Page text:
Will It Be Simmons or Ingram?

One piece doesn’t win a title, especially with these 76ers.

From Left: Brandon Ingram, Bill Simmons

Ever since 1998, when the Los Angeles Clippers—then the quintessential pro sports laughingstock—earned the right to pick first in the NBA Draft, the announcement of a team’s winning the chance to be best of the worst has been greeted with great enthusiasm, celebration and optimism. If the ping-pong ball gods had bestowed such good fortune on fans, a championship must be close by.

Only it isn’t. Since ’98, it has only come twice—and never with the team that chose the player in the first place. LeBron James, Cleveland’s No. 1 overall in 2003, had to take his talents to Miami to get a title, and 2005 top man Andrew Bogut needed to migrate from Milwaukee to northern California to be part of Golden State’s championship club last year.

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Cleveland—which selected Kyrie Irving No. 1 overall in 2011 and used Andrew Wiggins (the top man in ’14) as trade bait for Kevin Love—might win it all this year and end the streak. But Orlando (Dwight Howard in 2004), Toronto (Andrea Bargnani, 2006), Washington (John Wall, ’10) have never hoisted a trophy, despite their good lottery fortune. Of course, the Clippers haven’t, either. And their 1998 selection of Michael Olowokandi in a draft that also included Dirk Nowitzki, Paul Pierce and Vince Carter, stands as one of the worst first-overall choices ever.

This is all germane in light of the Sixers’ providence Thursday night, when their horrific 2015-16 season was rewarded with the opportunity to decide between forwards Ben Simmons and Brandon Ingram. After subjecting fans to three years of basketball that would make Medusa look like a supermodel, the Sixers had a victory. Their epic supertank resulted in a meager 10 victories during this regular season, and the balls finally bounced in their favor: No 1—the top spot.

El Hombre was in the middle of four hours of lottery talk on 97.5 The Fanatic when NBA deputy commissioner Mark Tatum opened the penultimate envelope, revealing the Lakers’ logo and letting the world know that Philadelphia was the big winner. The whooping and hollering began immediately, and that was only in the studio, where co-host Joe DeCamara carried on so much that he broke blood vessels in his wrists from banging the desk so hard in jubilation.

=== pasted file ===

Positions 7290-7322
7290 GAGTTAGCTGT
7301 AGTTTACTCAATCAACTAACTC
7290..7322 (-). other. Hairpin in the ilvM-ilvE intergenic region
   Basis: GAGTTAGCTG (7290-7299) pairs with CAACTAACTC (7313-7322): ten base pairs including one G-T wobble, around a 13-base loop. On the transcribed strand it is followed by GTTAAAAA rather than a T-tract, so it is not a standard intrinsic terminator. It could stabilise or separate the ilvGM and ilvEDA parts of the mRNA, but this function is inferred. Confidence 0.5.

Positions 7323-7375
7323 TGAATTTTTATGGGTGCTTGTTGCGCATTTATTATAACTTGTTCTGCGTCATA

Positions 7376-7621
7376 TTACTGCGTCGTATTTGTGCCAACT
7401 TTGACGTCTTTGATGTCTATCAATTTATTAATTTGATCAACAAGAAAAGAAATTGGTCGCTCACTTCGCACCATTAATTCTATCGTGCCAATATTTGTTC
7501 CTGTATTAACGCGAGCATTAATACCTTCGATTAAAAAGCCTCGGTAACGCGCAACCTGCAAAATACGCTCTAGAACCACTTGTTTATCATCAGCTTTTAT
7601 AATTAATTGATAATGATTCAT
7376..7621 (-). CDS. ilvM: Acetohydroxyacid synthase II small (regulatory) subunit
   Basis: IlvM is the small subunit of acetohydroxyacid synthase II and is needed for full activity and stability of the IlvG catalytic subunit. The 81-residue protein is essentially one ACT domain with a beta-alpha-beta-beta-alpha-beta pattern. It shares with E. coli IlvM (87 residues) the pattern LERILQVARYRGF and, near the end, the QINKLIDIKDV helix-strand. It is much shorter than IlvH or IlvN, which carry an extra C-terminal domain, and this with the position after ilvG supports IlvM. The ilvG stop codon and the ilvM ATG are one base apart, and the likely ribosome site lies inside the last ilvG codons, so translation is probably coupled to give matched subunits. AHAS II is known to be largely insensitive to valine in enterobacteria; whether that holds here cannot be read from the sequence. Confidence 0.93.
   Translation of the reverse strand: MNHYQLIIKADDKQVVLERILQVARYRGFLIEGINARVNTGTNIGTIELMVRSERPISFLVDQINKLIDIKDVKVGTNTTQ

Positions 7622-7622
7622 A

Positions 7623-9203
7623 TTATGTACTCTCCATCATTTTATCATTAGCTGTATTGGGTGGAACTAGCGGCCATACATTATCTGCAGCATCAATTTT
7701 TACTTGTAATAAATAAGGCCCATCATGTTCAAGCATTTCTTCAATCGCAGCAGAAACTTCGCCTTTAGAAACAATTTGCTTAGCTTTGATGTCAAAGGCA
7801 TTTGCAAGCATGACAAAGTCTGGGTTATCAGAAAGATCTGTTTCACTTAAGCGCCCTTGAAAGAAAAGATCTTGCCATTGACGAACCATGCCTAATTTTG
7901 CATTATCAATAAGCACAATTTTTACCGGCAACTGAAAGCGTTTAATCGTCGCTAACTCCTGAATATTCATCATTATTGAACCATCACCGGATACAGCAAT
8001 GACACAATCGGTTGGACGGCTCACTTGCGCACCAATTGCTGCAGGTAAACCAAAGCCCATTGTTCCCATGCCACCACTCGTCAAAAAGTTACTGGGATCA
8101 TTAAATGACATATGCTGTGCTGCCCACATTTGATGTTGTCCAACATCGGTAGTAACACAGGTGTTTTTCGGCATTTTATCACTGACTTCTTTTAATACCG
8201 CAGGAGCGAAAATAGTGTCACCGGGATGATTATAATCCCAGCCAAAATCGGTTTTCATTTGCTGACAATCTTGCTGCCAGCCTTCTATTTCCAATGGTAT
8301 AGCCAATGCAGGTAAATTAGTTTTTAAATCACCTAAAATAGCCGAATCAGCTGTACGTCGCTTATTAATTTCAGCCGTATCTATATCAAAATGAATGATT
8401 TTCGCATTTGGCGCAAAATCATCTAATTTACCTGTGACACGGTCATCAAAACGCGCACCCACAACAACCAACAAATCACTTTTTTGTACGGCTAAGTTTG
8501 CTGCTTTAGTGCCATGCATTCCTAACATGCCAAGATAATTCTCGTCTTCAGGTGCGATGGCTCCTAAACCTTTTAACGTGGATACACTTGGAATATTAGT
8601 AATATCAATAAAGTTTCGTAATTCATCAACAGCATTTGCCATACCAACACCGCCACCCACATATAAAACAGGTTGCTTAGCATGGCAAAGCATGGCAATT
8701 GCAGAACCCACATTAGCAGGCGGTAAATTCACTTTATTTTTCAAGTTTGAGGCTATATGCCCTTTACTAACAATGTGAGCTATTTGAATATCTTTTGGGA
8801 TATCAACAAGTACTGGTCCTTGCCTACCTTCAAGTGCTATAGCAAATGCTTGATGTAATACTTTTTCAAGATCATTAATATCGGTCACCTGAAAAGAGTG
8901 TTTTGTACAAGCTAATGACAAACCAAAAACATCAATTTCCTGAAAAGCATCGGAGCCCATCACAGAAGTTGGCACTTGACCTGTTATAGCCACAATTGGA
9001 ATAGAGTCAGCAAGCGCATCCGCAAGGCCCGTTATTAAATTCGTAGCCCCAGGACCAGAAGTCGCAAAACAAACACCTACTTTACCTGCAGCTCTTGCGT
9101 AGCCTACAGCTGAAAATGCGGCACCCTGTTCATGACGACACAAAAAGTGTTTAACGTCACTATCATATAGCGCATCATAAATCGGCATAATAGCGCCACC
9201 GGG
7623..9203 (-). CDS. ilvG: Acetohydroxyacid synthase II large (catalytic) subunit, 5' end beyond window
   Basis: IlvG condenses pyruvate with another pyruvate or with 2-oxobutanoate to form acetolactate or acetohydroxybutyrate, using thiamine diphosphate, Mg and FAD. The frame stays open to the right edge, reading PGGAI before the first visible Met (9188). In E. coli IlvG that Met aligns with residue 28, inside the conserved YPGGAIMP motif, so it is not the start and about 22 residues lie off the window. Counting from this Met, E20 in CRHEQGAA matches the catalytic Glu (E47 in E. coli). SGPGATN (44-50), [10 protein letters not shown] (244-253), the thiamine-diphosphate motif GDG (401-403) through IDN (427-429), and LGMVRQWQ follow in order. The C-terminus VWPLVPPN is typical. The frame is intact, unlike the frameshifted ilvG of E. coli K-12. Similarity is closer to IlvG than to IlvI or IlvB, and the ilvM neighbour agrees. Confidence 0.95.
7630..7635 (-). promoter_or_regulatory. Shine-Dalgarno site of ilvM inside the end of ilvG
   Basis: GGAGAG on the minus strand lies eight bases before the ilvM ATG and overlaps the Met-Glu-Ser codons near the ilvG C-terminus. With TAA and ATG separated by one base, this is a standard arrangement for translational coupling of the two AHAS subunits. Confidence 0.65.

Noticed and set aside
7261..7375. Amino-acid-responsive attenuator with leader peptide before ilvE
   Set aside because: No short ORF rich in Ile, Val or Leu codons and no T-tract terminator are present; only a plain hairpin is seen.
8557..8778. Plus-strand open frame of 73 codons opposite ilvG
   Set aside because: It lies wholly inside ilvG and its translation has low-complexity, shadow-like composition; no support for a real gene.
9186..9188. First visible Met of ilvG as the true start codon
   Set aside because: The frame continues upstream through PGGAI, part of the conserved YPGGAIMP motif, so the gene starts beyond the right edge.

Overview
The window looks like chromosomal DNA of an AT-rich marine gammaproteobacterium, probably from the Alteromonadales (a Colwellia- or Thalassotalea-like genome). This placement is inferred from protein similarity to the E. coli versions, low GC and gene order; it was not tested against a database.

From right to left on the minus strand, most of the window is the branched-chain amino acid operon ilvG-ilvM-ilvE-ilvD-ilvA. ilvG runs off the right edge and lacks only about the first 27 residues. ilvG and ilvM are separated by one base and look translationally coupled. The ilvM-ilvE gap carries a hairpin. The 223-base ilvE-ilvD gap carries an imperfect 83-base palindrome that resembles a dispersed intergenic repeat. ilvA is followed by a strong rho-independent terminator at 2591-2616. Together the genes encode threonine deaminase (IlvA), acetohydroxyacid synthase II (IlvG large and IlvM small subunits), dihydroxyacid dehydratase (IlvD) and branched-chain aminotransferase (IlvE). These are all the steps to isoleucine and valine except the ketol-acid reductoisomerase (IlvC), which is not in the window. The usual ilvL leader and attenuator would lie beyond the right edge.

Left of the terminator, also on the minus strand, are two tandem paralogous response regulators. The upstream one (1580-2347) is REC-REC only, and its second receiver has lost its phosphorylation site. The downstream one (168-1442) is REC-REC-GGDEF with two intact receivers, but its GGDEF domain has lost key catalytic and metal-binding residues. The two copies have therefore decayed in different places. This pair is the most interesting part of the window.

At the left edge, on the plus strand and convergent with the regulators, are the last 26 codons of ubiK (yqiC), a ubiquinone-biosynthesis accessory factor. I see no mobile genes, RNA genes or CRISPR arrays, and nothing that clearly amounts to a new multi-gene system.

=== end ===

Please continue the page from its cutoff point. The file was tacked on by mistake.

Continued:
Whoo-hoo! The Sixers have the first pick. Can a championship be very far away?

As a matter of fact, yes. Winning it all requires a lot more than just one bit of luck. Teams that take the title must have at least three standout players on the roster and four or five other significant contributors. Right now, the Sixers have no one on the roster who could be considered capable of being a main cog on a title team. Perhaps Simmons or Ingram will develop into one of the NBA’s best, but there’s no guarantee of that, as Olowokandi, Bargnani, Kwame Brown and Anthony Bennett have proven. And even if both do just that and win titles, history tells us the championships could come with other teams.

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The Sixers will spend the next month trying to figure out which of the two to pick. But just as important will be the work over the next few seasons by GM Bryan Colangelo, as he tries to collect enough talent to populate a roster capable of contending. He must make shrewd trades, sign free agents interested in winning, and draft players who will fit a winning culture. It isn’t easy, and while winning the draft lottery is a good first step, the road to the title remains long and treacherous.

Just ask the Clippers about that.

EL HOMBRE SEZ: It doesn’t matter whether Ryan Howard is being paid $25 million this year or $250 million, he doesn’t belong in the Phillies’ lineup. If the team was willing to eat his contract just to get another team to take him, why is it so reticent about choking down millions by keeping him on the bench? Howard has reached new depths this season—.161 average, .233 OBP, .381 slugging percentage—and putting him into the game is an insult to fans paying to watch the team play. He was supposed to benefit from playing only against righthanded pitchers, but he can’t hit those guys. It’s somewhat sad, but playing him is also a huge detriment to the team’s success.

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